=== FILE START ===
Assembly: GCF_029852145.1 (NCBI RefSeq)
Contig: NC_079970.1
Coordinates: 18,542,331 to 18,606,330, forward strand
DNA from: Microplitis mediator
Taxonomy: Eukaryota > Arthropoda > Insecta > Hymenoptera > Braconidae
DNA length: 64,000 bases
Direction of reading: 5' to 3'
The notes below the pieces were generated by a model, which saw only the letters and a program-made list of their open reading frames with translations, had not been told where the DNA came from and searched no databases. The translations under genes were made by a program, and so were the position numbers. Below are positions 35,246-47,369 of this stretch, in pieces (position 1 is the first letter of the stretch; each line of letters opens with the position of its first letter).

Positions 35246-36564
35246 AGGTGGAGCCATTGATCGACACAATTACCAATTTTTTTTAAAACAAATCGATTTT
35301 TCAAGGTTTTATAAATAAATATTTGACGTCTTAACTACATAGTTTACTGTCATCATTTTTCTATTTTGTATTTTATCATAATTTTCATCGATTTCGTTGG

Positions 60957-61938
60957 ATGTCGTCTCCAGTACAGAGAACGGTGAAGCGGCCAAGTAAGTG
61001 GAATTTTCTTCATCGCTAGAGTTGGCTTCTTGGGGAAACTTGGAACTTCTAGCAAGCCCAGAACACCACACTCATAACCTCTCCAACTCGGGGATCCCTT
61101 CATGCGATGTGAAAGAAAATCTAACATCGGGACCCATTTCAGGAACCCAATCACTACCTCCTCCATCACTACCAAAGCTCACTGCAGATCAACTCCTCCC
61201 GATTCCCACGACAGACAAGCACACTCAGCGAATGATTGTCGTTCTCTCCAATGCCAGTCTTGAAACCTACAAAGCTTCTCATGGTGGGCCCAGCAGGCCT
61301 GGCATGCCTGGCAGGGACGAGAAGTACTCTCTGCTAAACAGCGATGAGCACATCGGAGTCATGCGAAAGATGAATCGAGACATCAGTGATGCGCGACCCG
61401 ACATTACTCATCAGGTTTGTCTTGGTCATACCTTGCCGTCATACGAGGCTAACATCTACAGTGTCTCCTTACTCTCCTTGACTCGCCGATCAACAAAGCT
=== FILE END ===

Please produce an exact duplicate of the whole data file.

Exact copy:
Assembly: GCF_029852145.1 (NCBI RefSeq)
Contig: NC_079970.1
Coordinates: 18,542,331 to 18,606,330, forward strand
DNA from: Microplitis mediator
Taxonomy: Eukaryota > Arthropoda > Insecta > Hymenoptera > Braconidae
DNA length: 64,000 bases
Direction of reading: 5' to 3'
The notes below the pieces were generated by a model, which saw only the letters and a program-made list of their open reading frames with translations, had not been told where the DNA came from and searched no databases. The translations under genes were made by a program, and so were the position numbers. Below are positions 35,246-47,369 of this stretch, in pieces (position 1 is the first letter of the stretch; each line of letters opens with the position of its first letter).

Positions 35246-36564
35246 AGGTGGAGCCATTGATCGACACAATTACCAATTTTTTTTAAAACAAATCGATTTT
35301 TCAAGGTTTTATAAATAAATATTTGACGTCTTAACTACATAGTTTACTGTCATCATTTTTCTATTTTGTATTTTATCATAATTTTCATCGATTTCGTTGG

Positions 60957-61938
60957 ATGTCGTCTCCAGTACAGAGAACGGTGAAGCGGCCAAGTAAGTG
61001 GAATTTTCTTCATCGCTAGAGTTGGCTTCTTGGGGAAACTTGGAACTTCTAGCAAGCCCAGAACACCACACTCATAACCTCTCCAACTCGGGGATCCCTT
61101 CATGCGATGTGAAAGAAAATCTAACATCGGGACCCATTTCAGGAACCCAATCACTACCTCCTCCATCACTACCAAAGCTCACTGCAGATCAACTCCTCCC
61201 GATTCCCACGACAGACAAGCACACTCAGCGAATGATTGTCGTTCTCTCCAATGCCAGTCTTGAAACCTACAAAGCTTCTCATGGTGGGCCCAGCAGGCCT
61301 GGCATGCCTGGCAGGGACGAGAAGTACTCTCTGCTAAACAGCGATGAGCACATCGGAGTCATGCGAAAGATGAATCGAGACATCAGTGATGCGCGACCCG
61401 ACATTACTCATCAGGTTTGTCTTGGTCATACCTTGCCGTCATACGAGGCTAACATCTACAGTGTCTCCTTACTCTCCTTGACTCGCCGATCAACAAAGCT